TREASURY INSPECTOR GENERAL FOR TAX ADMINISTRATION

Office of Audit

Highlights

IMPROPER PAYMENT REPORTING HAS IMPROVED; HOWEVER, THERE HAVE BEEN NO SIGNIFICANT REDUCTIONS TO THE BILLIONS OF DOLLARS OF IMPROPER PAYMENTS

Final Report issued on April 30, 2020

Highlights of Reference Number:  2020-40-025 to the Commissioner of Internal Revenue.

IMPACT ON TAXPAYERS

The Improper Payments Elimination and Recovery Act of 2010 and subsequent legislation strengthened agency reporting requirements and redefined “significant improper payments” in Federal programs.  The Office of Management and Budget has declared the Earned Income Tax Credit (EITC) Program a high-priority program that is subject to reporting in the Department of the Treasury Agency Financial Report.  The IRS estimates 25.3 percent ($17.4 billion) of the total EITC payments of $68.7 billion made in Fiscal Year 2019 were improper.

WHY TIGTA DID THE AUDIT

This audit was initiated because TIGTA is required to assess the IRS’s compliance with the reporting requirements contained in the Improper Payments Elimination and Recovery Act of 2010; Executive Order 13520, Reducing Improper Payments; and the Improper Payments Elimination and Recovery Improvement Act of 2012.  The objective of this review was to determine whether the IRS complied with the annual improper payment reporting requirements for Fiscal Year 2019.

WHAT TIGTA FOUND

The IRS provided all required EITC improper payment information for inclusion in the Department of the Treasury Agency Financial Report Fiscal Year 2019.  The IRS has not reduced the overall EITC improper payment rate to less than 10 percent; however, it has been approved for this exception to the annual reduction target reporting requirement.  As an alternative, the Office of Management and Budget advised that a reduction target may remain constant given the complexities of the program, as long as the complexities are clearly explained in a footnote.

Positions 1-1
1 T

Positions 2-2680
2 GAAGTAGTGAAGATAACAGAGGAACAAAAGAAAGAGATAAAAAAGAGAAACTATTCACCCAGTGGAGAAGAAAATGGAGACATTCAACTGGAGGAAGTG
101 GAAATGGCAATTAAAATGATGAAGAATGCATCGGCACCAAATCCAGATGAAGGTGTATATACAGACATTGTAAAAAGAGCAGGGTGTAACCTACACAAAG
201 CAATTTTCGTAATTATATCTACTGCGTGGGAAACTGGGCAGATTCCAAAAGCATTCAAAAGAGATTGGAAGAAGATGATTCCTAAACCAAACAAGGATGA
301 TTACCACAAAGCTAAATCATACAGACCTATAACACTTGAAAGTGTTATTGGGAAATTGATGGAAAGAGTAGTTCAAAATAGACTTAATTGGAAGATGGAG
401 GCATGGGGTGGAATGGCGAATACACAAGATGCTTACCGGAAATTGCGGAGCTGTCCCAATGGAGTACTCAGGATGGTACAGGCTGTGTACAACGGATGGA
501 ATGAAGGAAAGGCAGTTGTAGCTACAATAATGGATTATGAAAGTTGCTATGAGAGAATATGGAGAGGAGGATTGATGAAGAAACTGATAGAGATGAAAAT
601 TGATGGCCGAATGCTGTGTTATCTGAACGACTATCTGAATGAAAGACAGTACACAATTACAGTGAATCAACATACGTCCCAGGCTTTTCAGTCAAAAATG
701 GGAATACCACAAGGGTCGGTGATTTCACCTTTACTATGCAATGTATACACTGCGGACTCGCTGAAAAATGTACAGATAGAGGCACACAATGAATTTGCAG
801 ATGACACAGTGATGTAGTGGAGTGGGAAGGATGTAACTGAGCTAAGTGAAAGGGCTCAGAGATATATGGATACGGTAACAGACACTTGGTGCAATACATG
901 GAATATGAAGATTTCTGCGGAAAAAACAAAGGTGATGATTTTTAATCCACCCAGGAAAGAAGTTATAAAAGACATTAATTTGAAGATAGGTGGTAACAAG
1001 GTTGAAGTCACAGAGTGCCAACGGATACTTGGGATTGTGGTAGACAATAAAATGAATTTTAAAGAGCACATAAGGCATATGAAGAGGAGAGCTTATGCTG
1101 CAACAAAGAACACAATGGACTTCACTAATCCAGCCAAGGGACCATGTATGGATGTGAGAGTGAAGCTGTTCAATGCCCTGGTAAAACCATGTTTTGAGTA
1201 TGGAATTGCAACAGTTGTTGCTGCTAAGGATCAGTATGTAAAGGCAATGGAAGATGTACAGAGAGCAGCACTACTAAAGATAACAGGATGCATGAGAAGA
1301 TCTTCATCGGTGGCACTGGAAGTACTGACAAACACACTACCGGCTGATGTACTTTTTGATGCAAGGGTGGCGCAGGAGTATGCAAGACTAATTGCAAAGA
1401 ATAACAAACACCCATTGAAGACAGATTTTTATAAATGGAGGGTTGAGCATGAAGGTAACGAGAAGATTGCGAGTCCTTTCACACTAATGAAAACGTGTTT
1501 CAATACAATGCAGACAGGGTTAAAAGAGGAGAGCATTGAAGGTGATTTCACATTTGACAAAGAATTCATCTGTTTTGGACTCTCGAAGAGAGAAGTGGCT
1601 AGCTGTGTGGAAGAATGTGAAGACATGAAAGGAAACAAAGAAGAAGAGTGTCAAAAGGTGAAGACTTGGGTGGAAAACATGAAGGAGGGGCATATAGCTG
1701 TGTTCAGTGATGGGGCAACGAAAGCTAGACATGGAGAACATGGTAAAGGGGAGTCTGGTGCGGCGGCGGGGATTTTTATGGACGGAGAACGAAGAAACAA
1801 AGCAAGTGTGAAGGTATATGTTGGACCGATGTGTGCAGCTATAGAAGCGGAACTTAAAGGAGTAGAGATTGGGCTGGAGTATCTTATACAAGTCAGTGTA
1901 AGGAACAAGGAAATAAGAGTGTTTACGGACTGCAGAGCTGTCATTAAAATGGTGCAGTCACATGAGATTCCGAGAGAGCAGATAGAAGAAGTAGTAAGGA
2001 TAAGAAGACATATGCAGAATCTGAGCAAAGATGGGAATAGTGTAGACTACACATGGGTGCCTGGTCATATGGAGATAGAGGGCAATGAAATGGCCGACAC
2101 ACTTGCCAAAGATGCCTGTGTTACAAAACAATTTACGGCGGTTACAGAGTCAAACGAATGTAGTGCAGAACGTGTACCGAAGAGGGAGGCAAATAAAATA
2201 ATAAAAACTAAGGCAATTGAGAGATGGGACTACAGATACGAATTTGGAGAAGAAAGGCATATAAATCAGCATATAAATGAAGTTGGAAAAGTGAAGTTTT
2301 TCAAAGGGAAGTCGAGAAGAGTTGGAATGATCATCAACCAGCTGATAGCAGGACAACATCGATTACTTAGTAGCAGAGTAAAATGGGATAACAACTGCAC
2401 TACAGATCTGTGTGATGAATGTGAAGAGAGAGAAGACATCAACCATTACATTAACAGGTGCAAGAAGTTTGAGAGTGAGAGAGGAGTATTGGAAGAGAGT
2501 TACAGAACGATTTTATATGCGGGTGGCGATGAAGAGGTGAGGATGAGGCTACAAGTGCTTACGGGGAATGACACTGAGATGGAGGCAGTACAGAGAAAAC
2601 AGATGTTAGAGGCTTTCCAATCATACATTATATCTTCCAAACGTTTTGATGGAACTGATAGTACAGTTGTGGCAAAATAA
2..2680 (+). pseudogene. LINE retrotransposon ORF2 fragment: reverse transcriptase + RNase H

For Fiscal Year 2019, in response to TIGTA recommendations, the IRS correctly rated the Additional Child Tax Credit (ACTC), the American Opportunity Tax Credit (AOTC), and the Net Premium Tax Credit (PTC) as being susceptible to significant improper payments, i.e., high risk, similar to the EITC.  However, the IRS did not report the Net PTC improper payment estimates in the Agency Financial Report and will begin reporting in Fiscal Year 2020, as required by the Office of Management and Budget.  The IRS estimates that 27.4 percent ($540.9 million) of the total Net PTC payments in Fiscal Year 2019 were improper.

In addition, the IRS does not use the tools provided by Congress to the extent possible to address erroneous credit payments.  For example, erroneous refund penalties are not being assessed, the majority of taxpayers who are recertified to receive a refundable credit do not meet eligibility requirements, and bans are not being used effectively.  Furthermore, limited resources result in the majority of refundable credit claims with income discrepancies not being addressed.

Finally, revising the nonwork Social Security Number case selection methodology could increase revenue protected.  Our review of Processing Year 2019 tax returns identified that the IRS could have increased the amount of revenue it is protecting by approximately $3.1 million if it included the ACTC in its selection criteria and prioritized its case selection.

WHAT TIGTA RECOMMENDED

TIGTA recommended that the IRS work with the Department of Health and Human Services to develop a comprehensive risk assessment of improper PTC payments, which includes the risk of the Advanced PTC improper payments.  In addition, the IRS should continue to refine its selection criteria to ensure that the tax returns with the greatest potential are selected and worked, and implement a process to systemically identify and evaluate tax returns filed by individuals with nonwork dependent Social Security Numbers to prevent erroneous refunds of the ACTC.

IRS management agreed with all three recommendations and plans to take appropriate corrective actions.

READ THE FULL REPORT

To view the report, including the scope, methodology, and full IRS response, go to:

https://www.treasury.gov/tigta/auditreports/2020reports/202040025fr.pdf.

 

Phone Number   /  202-622-6500

E-mail Address  /  TIGTACommunications@tigta.treas.gov

Website             /  https://www.treasury.gov/tigta